Over the past few months I have read lots of exciting news about Comet Elenin – that it could be the Blue Star Kachina of the Hopi Prophecy, heralding the end times, or that it is actually Planet X, the Nibiru of Zechariah Sitchin fame that comes close to Earth every 3600 years. Or that the Comet Elenin was a Brown Dwarf star headed for a collision of earth in September of 2011, ready to extinguish life on earth as we know it.
Despite the frenzy of fearmongering and misinformation, there are some interesting coincidences that have followed Comet Elenin which was discovered in December of 2010. One scientist has found going back as far as 2006 that correspond to increased seismic activity.
The timing of the Elenin/Sun/Earth alignment of March 15th just after the spectacular horrific earthquake and tsunami in Japan on March 11th has given rise to speculation that the perihelion of Comet Elenin in September 2011 could give rise to more dramatic seismic activity. The earthquake in Japan was preceded by an and a coronal mass ejection (CME) that hit the Earth’s atmosphere on March 10th after an M-class flare on March 7th. As astrologers know, alignments are generally stronger when they are in their applying phase than their separating phase.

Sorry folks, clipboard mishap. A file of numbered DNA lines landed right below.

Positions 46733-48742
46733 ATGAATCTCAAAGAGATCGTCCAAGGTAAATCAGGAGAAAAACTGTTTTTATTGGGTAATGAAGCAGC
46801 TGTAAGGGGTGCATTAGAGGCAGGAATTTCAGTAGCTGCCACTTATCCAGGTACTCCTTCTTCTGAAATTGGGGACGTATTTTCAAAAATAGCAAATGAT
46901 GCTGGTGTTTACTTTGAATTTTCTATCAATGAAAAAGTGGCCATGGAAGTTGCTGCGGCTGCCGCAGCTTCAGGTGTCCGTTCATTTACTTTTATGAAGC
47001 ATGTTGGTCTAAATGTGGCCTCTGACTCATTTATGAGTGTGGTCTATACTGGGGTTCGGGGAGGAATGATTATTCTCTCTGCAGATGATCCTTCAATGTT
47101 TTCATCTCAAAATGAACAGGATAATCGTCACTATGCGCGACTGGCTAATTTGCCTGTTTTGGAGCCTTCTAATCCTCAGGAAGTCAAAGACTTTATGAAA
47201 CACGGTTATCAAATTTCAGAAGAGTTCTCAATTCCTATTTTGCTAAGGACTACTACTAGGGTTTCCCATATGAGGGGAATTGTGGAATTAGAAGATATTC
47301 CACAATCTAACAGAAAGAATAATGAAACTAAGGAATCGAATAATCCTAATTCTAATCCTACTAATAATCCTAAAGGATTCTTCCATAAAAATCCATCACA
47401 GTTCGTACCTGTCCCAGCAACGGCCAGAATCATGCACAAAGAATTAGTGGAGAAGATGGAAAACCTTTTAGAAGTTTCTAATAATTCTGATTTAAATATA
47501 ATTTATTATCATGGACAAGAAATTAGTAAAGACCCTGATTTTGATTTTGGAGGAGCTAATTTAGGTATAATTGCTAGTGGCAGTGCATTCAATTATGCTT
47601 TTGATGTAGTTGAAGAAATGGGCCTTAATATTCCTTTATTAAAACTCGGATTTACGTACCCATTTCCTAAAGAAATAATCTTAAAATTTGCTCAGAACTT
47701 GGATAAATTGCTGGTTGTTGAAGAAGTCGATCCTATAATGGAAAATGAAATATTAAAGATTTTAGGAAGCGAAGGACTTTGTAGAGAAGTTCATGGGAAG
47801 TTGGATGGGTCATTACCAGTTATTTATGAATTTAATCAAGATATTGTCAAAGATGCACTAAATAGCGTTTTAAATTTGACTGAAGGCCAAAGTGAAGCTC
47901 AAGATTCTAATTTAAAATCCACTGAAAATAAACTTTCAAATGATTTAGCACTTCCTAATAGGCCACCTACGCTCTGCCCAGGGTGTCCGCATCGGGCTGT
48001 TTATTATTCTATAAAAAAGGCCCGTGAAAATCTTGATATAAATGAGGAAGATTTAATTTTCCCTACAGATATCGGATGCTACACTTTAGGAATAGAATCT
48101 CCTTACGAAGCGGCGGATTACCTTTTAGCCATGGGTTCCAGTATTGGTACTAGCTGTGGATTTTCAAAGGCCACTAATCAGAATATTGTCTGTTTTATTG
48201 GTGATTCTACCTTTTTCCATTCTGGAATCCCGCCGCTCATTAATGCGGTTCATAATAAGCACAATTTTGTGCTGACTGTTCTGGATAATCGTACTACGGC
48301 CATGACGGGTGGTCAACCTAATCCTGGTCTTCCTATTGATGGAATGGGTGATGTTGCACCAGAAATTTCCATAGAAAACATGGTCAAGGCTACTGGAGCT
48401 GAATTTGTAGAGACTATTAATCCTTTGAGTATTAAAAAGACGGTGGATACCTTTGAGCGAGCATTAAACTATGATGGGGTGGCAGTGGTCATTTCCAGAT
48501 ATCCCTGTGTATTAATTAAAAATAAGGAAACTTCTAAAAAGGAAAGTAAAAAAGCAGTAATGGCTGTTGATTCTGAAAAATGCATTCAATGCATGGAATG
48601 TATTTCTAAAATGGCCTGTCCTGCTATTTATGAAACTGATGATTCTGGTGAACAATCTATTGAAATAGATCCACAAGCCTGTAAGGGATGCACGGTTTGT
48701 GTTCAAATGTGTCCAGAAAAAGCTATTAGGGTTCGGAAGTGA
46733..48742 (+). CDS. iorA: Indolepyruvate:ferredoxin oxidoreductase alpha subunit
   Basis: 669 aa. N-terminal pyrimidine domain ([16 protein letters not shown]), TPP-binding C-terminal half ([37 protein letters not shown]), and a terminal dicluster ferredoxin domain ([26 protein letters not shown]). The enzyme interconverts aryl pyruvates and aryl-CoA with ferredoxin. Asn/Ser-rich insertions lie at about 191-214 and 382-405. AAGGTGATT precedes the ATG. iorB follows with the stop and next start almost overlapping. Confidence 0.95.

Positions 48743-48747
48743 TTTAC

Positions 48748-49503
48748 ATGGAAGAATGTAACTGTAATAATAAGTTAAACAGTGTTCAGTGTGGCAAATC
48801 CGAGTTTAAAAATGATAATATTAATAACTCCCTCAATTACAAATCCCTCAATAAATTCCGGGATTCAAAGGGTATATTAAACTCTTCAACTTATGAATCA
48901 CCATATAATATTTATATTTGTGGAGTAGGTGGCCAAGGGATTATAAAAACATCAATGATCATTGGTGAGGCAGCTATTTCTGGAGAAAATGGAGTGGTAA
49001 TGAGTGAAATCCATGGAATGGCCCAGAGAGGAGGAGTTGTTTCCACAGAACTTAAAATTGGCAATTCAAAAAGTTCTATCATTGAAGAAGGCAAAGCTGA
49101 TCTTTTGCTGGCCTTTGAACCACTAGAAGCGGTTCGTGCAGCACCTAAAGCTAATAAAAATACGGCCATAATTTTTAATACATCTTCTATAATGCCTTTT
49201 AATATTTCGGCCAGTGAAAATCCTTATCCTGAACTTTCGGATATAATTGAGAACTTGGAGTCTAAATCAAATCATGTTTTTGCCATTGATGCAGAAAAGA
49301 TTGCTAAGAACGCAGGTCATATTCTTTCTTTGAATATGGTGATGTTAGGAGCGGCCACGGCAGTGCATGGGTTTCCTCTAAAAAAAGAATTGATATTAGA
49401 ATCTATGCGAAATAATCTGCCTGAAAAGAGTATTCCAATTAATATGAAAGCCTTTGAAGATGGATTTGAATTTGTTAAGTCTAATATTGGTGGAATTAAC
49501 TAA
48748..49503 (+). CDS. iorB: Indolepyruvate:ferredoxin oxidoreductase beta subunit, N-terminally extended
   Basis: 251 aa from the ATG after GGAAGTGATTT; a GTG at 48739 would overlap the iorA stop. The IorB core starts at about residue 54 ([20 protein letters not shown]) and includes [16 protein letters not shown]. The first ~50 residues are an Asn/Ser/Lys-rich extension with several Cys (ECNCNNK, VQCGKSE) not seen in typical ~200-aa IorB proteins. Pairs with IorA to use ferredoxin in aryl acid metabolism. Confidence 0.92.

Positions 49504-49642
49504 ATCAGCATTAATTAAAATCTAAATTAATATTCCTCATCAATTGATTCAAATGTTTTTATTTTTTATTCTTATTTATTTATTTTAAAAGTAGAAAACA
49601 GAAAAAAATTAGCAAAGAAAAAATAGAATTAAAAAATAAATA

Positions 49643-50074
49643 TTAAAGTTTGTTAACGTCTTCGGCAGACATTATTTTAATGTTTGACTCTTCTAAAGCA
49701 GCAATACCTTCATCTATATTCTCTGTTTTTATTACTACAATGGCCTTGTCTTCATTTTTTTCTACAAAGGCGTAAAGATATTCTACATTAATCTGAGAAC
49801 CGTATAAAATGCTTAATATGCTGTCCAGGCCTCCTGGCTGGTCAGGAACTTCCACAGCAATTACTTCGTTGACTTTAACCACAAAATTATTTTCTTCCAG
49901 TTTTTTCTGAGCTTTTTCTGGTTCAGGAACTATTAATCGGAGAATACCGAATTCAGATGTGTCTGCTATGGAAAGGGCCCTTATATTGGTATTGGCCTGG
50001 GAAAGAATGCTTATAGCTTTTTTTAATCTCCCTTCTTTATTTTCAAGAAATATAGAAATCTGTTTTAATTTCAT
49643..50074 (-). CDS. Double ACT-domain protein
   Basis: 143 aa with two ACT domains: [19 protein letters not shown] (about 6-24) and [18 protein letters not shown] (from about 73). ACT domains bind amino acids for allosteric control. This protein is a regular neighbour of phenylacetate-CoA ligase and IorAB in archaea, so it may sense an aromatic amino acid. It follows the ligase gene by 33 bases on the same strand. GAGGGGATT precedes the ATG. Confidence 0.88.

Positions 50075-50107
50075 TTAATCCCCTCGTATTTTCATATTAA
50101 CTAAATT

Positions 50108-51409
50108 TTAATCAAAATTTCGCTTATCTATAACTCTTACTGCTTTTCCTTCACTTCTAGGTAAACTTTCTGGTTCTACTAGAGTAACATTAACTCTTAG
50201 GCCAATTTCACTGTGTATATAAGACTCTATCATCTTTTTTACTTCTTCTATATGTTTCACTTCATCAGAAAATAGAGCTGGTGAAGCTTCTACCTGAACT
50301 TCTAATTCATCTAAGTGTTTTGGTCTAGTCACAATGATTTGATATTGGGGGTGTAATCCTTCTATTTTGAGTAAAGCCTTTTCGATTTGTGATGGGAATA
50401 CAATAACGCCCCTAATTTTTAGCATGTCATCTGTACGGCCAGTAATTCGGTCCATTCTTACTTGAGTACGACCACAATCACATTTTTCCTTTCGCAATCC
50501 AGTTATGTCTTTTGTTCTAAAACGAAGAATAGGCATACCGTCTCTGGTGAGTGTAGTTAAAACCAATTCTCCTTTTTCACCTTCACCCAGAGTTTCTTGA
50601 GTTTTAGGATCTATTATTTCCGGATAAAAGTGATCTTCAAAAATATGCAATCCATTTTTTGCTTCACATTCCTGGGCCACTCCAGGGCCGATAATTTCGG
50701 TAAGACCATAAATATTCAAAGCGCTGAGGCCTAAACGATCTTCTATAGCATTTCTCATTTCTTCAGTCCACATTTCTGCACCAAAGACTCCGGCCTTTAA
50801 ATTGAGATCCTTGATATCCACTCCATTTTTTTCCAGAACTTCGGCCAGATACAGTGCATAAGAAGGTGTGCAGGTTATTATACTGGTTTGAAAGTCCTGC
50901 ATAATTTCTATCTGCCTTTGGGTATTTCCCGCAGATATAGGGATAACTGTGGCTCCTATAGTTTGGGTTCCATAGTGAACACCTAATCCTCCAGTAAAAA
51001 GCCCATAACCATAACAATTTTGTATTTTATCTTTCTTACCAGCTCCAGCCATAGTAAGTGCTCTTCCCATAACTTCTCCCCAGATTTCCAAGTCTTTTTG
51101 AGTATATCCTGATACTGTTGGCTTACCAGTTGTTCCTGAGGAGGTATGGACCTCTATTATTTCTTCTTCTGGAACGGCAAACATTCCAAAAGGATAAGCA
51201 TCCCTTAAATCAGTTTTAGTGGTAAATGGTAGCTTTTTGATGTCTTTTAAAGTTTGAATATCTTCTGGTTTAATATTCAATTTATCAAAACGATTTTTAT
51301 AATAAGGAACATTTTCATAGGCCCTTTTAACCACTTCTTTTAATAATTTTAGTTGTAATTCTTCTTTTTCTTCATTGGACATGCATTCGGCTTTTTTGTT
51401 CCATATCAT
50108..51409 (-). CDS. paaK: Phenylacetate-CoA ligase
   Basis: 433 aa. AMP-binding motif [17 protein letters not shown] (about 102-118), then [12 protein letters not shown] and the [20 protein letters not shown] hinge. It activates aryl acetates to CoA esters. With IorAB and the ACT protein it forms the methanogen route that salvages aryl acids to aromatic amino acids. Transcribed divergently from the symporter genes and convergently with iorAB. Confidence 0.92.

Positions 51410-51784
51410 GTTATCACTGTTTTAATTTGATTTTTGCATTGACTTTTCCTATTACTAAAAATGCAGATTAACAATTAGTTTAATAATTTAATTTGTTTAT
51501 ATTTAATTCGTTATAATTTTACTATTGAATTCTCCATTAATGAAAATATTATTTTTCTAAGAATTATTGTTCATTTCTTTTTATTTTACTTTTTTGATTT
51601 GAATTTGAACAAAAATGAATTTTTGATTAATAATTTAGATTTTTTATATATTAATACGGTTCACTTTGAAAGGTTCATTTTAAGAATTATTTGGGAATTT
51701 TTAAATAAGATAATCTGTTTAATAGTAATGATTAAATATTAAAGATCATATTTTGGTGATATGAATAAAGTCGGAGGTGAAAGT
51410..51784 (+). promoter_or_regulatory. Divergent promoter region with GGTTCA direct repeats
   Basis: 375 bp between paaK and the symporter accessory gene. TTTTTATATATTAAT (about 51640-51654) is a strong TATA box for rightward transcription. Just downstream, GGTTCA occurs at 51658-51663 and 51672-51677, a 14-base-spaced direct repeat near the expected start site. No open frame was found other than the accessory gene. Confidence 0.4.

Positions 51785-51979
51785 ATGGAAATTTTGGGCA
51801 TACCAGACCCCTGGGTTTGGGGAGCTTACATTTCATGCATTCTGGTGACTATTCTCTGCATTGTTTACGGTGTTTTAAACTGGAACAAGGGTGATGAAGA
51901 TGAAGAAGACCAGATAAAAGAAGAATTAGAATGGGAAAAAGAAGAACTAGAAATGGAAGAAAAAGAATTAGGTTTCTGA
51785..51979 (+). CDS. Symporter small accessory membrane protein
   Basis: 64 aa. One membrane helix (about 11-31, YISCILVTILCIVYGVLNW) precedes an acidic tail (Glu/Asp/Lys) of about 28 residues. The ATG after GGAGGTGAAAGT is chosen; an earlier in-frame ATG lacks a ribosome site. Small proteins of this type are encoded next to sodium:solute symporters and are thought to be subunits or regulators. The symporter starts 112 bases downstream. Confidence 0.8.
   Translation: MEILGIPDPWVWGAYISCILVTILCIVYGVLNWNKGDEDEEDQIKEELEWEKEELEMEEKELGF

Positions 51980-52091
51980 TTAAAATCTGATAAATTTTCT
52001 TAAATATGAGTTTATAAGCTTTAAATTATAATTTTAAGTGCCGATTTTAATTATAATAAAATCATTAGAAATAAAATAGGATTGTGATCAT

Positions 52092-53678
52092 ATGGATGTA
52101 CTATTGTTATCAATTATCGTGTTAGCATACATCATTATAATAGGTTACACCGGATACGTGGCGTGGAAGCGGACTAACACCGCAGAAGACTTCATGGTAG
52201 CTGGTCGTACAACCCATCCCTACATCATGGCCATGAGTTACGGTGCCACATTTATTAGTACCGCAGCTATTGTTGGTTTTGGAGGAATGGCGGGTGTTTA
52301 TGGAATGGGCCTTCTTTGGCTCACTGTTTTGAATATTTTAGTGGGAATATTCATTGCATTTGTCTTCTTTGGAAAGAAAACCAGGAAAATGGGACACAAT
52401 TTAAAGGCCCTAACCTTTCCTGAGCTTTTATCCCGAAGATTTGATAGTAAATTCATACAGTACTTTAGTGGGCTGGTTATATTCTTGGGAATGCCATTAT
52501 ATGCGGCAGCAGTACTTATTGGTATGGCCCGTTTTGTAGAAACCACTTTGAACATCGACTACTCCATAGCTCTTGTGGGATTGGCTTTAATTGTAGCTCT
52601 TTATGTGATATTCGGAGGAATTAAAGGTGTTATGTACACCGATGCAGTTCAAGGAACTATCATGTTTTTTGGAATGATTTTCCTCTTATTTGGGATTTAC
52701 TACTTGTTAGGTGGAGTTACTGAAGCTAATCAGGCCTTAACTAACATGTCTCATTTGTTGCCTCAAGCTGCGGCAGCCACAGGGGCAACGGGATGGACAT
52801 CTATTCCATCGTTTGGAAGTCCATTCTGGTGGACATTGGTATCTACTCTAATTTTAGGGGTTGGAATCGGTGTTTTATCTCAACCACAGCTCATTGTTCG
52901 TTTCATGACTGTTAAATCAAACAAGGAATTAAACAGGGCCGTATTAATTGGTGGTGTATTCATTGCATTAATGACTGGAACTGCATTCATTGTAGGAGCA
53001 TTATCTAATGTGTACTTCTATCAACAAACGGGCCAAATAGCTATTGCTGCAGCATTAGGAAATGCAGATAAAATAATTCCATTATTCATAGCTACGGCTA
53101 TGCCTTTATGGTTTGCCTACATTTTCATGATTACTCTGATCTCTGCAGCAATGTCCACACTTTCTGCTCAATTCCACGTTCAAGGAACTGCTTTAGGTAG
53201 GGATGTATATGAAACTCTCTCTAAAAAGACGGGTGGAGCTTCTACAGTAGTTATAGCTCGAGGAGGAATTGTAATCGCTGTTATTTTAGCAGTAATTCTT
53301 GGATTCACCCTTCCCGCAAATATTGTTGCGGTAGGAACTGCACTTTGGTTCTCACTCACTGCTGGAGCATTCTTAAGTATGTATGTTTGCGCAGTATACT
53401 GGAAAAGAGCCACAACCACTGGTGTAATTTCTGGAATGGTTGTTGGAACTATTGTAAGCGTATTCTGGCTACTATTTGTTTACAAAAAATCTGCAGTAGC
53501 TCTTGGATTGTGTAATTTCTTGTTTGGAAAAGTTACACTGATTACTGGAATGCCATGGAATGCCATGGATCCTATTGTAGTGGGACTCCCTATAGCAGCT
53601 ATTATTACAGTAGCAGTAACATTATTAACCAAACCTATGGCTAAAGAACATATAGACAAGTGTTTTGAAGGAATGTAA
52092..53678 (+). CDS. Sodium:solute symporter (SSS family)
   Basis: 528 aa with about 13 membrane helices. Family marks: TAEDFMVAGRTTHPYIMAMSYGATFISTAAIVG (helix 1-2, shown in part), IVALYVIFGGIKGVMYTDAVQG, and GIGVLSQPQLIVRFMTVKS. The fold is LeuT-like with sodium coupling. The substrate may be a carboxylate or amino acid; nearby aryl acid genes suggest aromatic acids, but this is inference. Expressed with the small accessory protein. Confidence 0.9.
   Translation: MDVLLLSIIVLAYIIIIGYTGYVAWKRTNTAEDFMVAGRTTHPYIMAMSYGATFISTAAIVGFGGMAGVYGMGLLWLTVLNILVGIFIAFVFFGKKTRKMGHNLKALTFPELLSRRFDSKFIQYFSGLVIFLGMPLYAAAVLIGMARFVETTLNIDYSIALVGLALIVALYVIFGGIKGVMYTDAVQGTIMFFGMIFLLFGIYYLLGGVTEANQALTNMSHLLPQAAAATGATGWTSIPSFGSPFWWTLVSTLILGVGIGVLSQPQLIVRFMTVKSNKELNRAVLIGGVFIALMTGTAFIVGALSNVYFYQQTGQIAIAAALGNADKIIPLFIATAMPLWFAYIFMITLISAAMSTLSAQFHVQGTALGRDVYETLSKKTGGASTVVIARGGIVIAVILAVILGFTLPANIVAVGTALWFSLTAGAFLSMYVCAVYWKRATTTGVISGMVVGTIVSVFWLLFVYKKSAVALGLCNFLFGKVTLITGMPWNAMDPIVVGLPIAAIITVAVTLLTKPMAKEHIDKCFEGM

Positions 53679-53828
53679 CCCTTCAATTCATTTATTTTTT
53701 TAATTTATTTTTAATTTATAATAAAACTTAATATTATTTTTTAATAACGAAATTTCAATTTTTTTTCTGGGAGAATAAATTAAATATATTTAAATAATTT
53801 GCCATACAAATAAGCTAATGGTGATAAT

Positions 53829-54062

Most scientists, of course, don’t believe that Comet Elenin has a strong enough magnetic field to have any effect on Earth.
“Comet Elenin will not only be far away, it is also on the small side for comets. And comets are not the most densely-packed objects out there. They usually have the density of something akin to loosely packed icy dirt,” said Yeomans. “So you’ve got a modest-sized icy dirtball that is getting no closer than 35 million kilometers. It will have an immeasurably miniscule influence on our planet. By comparison, my subcompact automobile exerts a greater influence on the ocean’s tides than comet Elenin ever will.” (Don Yeomans, NASA researcher)
I’m not saying I believe that the poles will shift and the Earth will end as it passes through the comet’s tail. But I’m not sure I would place all of my faith in scientists – after all, scientists have a bad habit of lacking imagination and an appreciation for the magic of the Universe.
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